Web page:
This works fine up to a point, though it puts higher requirements on aligning the tape correctly. If you don't, then in audio you lose quality, in data it just stops working before that.

Note that there are few systems that consume all tracks at once.

most multitracking only records or reads a few tracks at a time.

E.g. 8-track players physically shift the head sideways onto another track, cassette tape has to be turned around to put the other tracks onto the head correctly, multitracking has similar tricks.

If you squint, these are sort of a manual variant of linear serpentine system - you can't read everything at the same time (and you don't want to).

An 8-track can read two of the 8 tracks at a time,
A cassette tape deck (with a stereo recording) reads two tracks at a time; you get the other two by turning it over.
Reel to reel has had more variants over time
the most popular(verify) in home use seem to be:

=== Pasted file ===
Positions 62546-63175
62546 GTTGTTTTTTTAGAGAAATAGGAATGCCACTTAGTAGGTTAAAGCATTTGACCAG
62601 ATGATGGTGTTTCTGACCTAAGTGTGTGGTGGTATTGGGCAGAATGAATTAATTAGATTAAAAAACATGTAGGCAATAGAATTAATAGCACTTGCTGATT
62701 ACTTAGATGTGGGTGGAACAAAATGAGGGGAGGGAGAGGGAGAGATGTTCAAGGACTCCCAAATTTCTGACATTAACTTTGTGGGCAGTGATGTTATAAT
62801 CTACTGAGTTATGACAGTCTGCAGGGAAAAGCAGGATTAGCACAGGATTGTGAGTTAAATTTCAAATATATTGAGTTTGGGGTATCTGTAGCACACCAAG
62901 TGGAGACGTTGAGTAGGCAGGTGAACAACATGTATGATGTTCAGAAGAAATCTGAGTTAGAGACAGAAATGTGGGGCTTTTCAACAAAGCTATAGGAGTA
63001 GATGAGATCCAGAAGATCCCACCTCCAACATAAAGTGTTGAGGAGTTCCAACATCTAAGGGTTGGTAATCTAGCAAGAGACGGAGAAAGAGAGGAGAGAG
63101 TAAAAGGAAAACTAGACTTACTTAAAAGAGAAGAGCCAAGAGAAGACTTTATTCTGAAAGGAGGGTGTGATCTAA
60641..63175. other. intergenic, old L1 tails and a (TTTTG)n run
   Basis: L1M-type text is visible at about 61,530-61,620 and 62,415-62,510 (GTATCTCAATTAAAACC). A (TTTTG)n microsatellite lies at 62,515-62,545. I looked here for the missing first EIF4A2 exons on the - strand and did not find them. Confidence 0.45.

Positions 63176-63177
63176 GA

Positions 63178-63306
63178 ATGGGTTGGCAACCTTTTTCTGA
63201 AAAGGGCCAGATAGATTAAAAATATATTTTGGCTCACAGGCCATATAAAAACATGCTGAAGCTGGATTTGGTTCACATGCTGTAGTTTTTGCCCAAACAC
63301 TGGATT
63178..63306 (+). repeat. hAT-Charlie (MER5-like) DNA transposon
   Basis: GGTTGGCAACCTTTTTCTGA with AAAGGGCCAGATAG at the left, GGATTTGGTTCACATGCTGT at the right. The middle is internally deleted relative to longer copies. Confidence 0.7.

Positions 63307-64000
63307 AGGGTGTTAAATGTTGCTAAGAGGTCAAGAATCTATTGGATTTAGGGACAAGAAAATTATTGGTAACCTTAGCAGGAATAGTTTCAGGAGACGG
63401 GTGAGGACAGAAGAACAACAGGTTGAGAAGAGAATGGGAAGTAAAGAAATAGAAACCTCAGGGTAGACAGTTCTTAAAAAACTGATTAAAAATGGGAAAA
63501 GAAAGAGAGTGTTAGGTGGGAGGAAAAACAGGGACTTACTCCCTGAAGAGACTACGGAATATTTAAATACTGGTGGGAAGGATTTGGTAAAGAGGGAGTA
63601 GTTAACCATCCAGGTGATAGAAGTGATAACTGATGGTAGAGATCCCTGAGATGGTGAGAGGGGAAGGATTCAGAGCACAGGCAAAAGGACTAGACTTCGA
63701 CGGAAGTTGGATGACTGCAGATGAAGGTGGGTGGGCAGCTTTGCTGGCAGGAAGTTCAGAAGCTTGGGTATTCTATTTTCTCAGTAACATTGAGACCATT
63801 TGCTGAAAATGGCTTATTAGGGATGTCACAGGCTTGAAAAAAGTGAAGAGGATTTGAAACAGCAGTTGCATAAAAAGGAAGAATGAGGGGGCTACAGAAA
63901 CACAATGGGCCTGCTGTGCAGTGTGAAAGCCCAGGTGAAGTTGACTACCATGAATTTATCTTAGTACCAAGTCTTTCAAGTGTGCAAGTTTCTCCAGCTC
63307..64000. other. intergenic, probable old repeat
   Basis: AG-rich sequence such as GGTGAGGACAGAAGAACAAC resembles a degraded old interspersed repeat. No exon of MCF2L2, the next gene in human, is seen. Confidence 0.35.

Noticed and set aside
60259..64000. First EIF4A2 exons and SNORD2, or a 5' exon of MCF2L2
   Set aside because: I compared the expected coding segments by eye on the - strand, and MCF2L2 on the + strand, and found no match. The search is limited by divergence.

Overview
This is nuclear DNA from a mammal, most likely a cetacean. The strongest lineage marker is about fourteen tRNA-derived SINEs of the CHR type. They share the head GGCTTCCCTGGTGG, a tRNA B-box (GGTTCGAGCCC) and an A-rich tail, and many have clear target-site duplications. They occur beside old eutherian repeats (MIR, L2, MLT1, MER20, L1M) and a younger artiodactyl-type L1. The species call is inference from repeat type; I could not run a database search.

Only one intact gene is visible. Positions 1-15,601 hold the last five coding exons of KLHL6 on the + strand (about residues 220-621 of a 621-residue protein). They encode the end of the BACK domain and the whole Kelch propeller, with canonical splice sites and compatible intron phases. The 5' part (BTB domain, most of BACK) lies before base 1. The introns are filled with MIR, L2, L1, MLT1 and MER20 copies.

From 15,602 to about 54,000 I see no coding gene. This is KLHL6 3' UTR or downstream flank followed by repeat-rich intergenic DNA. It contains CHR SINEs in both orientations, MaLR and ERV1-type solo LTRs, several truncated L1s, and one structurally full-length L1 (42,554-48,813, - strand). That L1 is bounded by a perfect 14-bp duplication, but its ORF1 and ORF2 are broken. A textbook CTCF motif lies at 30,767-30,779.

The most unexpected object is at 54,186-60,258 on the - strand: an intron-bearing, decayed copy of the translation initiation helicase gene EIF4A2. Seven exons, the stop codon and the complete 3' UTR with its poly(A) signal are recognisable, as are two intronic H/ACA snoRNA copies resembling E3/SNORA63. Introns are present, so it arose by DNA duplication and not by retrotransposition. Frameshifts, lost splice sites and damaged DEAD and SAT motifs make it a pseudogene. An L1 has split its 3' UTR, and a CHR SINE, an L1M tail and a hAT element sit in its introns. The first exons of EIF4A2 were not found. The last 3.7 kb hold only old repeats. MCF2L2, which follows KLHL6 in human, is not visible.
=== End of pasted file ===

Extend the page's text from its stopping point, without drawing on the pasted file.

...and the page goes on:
quarter track: four tracks, two at a time and flipped over (two sides, like cassette tape)
half-track: two tracks (one side)
but also
half-track monaural (two sides side)
quadraphonic (one side)

Note that players set up for 4-track, 2-channel will also play half-track.

Helical scan

Another way is helical scan, as used e.g. in most video tape, and in DAT/DDS. These systems place tracks on diagonal strips. This doesn't increase the density much over many-track, and is more complex head construction (angled head, requires tracking, head spins faster to get more effective speed than the tape's mechanical speed) but what comes out is a single high-rate thing (a factor ~150 over audio tape, and still a few factors over most many-channel(verify)) and you wouldn't have to separate and reassemble your signal because that's the head's job.